Friday, August 11, 2017

Day 21 -- The Geneva Convention / Coltrane is Boolshit / Did I Ever Get A Recording of That Show?

My time in Geneva began at 11am when I finally woke up to see a dramatically aged americanino crippled dog looking at me in the mirror.

However that americanino crippled dog is never to old to learn some new information!

Just as farting on clothes folded on a bed as a good-morning, John Coltrane as a fuck-up is another foundational, oft repeated Jooklo trope that never ever gets worn out.

"Coltrane is boolshit"

"Something really wrong with that guy"

"Sloppy" (not to be confused with Milford Graves, who is also "sloppy")

"All surface"

"The same bebop groove from the beginning to the end"


Here's what boolshitter arounder americanino  Jackie Mclean had to say about that sloppy boolshit guy who is all surface:

Jackie McLean:  Right. Exactly. Here’s Trane coming in every night sick and drinking booze, as much as he can drink to get through this thing. And then when he gets on the stage, his clothes were all wrinkled up because he was sleeping in his same clothes. And this is about the 4th night now. They opened on like a Tuesday. Friday night, when the club is packed with people man, here comes Trane with the same clothes smelling like, you know…and Miles is looking at him…and I’m listening to him play and his pain and his physical discomfort in addition to whatever else…it was almost like Jesus….it was almost religious in the sense that it was like….the stone rolling away from the cave where Jesus’s body was…he was gonna rise up…I mean he was delirious. And they would play them tunes of Miles, you know the band. And he was sloppy, playing the melodies with Miles, it wasn’t smooth.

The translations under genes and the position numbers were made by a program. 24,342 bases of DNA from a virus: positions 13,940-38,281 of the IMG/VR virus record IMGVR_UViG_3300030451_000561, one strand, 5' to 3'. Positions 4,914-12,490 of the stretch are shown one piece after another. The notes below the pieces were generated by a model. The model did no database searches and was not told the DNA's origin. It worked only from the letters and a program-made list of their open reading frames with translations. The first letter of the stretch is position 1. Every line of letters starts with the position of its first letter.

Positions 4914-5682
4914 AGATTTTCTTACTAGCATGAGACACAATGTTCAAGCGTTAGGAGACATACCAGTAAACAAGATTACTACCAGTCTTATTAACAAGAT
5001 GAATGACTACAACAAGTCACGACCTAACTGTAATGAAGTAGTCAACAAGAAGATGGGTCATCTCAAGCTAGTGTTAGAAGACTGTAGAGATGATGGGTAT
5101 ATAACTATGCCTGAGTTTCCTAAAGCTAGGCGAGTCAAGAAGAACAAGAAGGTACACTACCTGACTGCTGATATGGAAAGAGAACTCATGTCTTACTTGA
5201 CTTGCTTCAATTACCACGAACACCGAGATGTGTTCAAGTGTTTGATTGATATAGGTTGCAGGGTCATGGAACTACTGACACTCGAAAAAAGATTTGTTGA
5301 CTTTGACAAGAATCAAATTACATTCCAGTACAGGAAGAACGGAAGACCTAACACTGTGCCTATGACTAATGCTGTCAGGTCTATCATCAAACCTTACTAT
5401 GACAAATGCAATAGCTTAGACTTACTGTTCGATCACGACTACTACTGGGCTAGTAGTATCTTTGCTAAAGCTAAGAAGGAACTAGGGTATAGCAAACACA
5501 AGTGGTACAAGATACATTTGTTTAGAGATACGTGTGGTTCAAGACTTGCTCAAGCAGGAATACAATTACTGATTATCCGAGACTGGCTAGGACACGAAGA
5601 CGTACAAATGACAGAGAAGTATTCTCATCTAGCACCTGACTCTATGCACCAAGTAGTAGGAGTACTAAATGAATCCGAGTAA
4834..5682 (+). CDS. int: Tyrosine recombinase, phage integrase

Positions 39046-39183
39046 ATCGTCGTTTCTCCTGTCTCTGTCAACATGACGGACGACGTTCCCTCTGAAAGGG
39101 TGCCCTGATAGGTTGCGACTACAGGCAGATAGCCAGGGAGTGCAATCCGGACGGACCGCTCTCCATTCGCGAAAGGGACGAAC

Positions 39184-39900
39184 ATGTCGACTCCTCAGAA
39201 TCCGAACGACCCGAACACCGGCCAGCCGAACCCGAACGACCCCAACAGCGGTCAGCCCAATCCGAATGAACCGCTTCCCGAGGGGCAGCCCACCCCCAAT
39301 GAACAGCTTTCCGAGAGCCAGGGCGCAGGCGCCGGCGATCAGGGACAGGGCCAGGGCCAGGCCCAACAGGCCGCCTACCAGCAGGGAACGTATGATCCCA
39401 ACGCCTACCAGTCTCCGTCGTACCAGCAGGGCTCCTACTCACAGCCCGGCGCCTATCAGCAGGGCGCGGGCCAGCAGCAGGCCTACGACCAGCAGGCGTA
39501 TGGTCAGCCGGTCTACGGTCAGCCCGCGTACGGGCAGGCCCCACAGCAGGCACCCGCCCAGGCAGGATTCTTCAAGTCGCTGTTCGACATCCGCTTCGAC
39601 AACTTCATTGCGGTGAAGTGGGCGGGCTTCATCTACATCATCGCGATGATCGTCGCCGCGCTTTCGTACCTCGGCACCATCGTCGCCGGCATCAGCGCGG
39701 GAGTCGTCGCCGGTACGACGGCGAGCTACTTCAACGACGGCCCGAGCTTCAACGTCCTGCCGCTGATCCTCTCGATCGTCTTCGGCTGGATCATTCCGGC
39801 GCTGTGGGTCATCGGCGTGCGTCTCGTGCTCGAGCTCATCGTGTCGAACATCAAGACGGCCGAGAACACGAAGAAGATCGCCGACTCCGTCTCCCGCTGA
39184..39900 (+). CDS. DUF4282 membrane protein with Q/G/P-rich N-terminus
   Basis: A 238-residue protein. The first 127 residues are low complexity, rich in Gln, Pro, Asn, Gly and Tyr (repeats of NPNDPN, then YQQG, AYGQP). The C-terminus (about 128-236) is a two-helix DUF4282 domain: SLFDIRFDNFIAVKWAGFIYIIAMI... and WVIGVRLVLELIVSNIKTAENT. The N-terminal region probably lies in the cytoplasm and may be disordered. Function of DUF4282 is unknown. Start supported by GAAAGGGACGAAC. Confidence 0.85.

But when he got to his solo, and they had one tune where they corral him up in a mode for about 32 bars. [sings rhythm] “Dang—Dang–Dang…Dang—Dang–Dang…” Like that, you know. And he was…he was playing so much saxophone, man, it was like…and he couldn’t…what he couldn’t make he just kept going and it sounded like he made it anyway. I mean even when he hit bad notes…everything sounded like….there was nothing that he could do that was wrong…it was all out of tune….all…had nothing to do with changes and everything…but  swinging!…and then every now and then he’d get it back together and come back in on the changes, you know…and right back at it…oh man. I was sitting out there with my mouth hanging open. And people were coming up to me saying Man, why don’t Miles get Hank Mobley?”

And I was saying “What are you crazy? Don’t you see what’s going on here?”

“Aw man he’s up there all drunk.”

But I said “Man, are you listening to him?”

“Aw man he ain’t shit…he sounds…”

You know. I was like “Man, what is wrong with these cats?”

That was the time that John had me.

SL:  He kind of turned your head.

JM:  He had me. He got me. Because, I mean, he was playing what I was looking for. You know it’s like when I heard Bird the first time. Bird was playing what I wanted to hear. I didn’t like any altos…I didn’t like the alto.

Sloppy and swinging?   IMPOSSIBLE!  Someone exhume Jackie Mclean and tell him he's wrong! Out of pot piss as inspiration for Jackie Mclean?  HOW CAN THAT BE? And what's that?  Jackie McLean was an educator?  Like, a member of the Academy?  What's there to learn from "the Academy?"

And for your listening distress, below please listen to early John Coltrane v. late John Coltrane--and see if you can hear the difference, or if as posited, "it's the same be-bop grove from beginning to end"

beginning:


End, which is totally identical to the beginning.


Maaaybe if you really squint your ear holes you can sort of make out some kind of an aesthetic developmental arc...but for the most part, 1957 might as well have been Tuesday and 1966 Thursday of the same week for all the samey same-ness and non-developmet of the "same be bop groove from beginning to end" of that "really fucked up guy."